...

Today, Dancy is “travelling light”, only wearing seven devices: above his eyes sits the unmistakable horizontal bar of a Google Glass headset, which records everything he sees, while around his neck hangs a Memoto narrative camera, which takes a picture every 30 seconds for good measure. On one wrist is a Pebble watch, which sends him alerts from his two smartphones, while around the other is a Fitbit Flex, tracking his movement and sleep patterns 24 hours a day. And then there’s the stuff you can’t see: a Blue HR heart rate monitor strapped to his chest, a BodyMedia fitness tracker around his upper arm and, lurking beneath his waistband, a Lumoback posture sensor – “which vibrates when I slouch,” he beams.

“Right now I feel pretty naked,” he says, “because I can’t control the room.” Back at home in Denver, Colorado, all the data from these devices feeds directly into his ambient environment, which automatically adjusts according to his mood and needs.

“The house knows my behaviours,” he says. “If I get really stressed out and don’t sleep well, when I wake up the light is a certain colour, the room a particular temperature, and certain music plays. My entire life is preconditioned based on all this information that I collect in real time.”

...

“All this stuff [...] needs to be in my clothing. Why can’t your shoes have haptic sensors in them, so if you’re walking you don’t need GPS – your shoe just vibrates left or right? I think this low-friction, ambient feedback is really the future, but for now we have to strap all this stuff on and look silly.”

...

Dancy is perhaps the most extreme exponent [of] a community dedicated to tracking and archiving every aspect of their known existence. But might others also be watching them too?

“That’s a very real concern,” says John Weir, director of the Wearable Technology Show. “You can quantify yourself as much as you want, but a lot of that is fed back on the web, and a lot of the companies now hold immense amounts of data on their customers. Particularly with medical applications, where people will hopefully be feeding stuff back to their doctors, the ownership of data and privacy is going to become a big issue.”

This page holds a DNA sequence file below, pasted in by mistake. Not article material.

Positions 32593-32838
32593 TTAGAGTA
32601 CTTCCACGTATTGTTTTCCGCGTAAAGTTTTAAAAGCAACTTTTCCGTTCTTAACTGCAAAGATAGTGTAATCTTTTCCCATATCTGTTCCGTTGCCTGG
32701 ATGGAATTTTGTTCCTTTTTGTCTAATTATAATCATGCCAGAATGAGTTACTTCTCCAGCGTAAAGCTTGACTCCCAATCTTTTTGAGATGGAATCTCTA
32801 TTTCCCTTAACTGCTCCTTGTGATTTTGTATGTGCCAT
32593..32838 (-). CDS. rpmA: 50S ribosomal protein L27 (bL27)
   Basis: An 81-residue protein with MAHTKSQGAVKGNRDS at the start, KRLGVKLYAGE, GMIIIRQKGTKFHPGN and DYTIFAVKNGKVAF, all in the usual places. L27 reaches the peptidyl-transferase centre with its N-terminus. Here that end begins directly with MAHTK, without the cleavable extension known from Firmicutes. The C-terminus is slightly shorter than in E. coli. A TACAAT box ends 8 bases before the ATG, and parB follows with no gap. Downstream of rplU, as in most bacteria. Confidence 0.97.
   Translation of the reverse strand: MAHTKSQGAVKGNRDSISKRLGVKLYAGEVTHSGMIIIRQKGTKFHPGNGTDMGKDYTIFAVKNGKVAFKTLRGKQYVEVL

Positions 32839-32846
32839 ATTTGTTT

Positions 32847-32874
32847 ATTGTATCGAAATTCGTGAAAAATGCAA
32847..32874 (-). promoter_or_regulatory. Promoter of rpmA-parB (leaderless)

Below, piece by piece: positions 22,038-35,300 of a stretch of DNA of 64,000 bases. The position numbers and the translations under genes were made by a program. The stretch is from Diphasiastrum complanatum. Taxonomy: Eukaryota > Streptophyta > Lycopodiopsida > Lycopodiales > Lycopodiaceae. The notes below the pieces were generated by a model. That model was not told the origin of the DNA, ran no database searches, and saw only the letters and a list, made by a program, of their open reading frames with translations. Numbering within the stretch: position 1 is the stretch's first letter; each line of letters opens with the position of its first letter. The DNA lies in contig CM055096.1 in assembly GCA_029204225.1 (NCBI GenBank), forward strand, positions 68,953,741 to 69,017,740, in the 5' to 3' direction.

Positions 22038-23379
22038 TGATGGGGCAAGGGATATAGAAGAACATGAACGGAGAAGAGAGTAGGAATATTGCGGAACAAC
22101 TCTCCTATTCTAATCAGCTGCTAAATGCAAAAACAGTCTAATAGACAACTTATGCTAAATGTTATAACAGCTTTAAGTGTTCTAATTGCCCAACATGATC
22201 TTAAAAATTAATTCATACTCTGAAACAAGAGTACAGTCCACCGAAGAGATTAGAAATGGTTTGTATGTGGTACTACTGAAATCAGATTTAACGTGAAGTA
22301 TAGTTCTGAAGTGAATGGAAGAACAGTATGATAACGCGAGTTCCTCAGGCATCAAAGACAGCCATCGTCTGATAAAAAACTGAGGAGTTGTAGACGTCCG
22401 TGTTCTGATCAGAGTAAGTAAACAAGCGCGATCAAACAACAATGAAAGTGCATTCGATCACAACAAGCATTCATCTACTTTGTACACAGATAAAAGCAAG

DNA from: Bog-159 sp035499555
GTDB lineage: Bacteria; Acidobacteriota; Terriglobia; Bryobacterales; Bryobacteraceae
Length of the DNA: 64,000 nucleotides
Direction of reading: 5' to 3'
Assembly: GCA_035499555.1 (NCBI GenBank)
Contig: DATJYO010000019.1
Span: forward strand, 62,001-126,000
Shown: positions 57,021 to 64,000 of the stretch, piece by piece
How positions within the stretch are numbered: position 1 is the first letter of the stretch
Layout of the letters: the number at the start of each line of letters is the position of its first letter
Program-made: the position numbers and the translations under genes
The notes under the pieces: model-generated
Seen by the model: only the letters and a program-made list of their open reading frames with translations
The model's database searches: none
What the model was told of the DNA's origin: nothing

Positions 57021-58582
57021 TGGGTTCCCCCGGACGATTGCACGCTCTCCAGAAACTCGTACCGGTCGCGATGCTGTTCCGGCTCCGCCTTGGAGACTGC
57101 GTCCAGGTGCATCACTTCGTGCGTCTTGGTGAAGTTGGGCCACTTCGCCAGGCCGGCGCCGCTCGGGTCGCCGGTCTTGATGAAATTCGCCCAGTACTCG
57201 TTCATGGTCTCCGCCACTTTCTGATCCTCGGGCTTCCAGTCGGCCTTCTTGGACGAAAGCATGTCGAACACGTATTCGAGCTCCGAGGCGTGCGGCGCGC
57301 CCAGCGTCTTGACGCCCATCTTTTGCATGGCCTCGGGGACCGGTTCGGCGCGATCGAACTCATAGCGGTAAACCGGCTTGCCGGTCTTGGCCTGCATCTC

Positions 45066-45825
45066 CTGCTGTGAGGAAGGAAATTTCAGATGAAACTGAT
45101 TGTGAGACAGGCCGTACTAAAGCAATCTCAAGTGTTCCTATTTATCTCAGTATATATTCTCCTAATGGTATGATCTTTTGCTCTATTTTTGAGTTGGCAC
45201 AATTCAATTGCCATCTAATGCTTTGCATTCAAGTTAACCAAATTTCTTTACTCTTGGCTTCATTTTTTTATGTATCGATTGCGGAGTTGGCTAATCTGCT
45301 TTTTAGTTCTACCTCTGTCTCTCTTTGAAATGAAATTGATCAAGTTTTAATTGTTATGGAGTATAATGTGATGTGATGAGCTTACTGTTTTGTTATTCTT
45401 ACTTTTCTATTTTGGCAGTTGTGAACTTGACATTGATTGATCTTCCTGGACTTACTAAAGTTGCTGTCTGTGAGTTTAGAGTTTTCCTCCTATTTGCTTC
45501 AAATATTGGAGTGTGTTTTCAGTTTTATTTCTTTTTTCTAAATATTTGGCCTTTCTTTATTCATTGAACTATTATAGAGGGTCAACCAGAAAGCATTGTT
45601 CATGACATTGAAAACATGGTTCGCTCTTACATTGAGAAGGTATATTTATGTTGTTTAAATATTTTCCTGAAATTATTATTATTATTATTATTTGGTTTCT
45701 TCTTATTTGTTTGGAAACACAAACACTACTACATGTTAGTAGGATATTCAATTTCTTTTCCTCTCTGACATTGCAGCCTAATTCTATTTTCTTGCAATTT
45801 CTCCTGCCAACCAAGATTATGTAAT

Dancy shares these concerns, but is more optimistic about the beneficial power of mastering our data, as long as we stop giving it away. “We don’t have a sharing problem, we have a data intimacy problem,” he says. “It’s urgent that people look at the data they are creating and giving away – so much of it can be used to make our lives better, rather than lining the pockets of mega corporations.”

In reality, few have the software skills to ensure their personal data is not being harvested against their will, so maybe it’s for the best that most wearable tech still makes you look like an extra from Star Trek. For some, that’s a useful deterrent from ever wearing it."

Source: http://www.theguardian.com/artanddesign/ar...

 

Thought experiment.

Taking everything you know about the world of computers, the history of screen experience and the trajectory of emerging technologies—say with Google Glass, for example—combined with this culture’s love affair with instant gratification, recording, surveillance, narcissism, and control; what could one be left looking at?

The Entire History of You explores some of these ideas in a world where most people have an implant behind their ear called a ‘grain’ which records everything they do, see and hear. Memories can be played back either in front of the person’s eyes or on a screen—a process known as a ‘re-do.’

Nothing is off limits. Everything is recorded, archived, and scrutinised.

Scrutiny comes to social events too. ‘Re-dos’ are done with friends and family, analogous to the current culture of social media ‘sharing’ and the solipsistic sense of self lived vicariously through screens.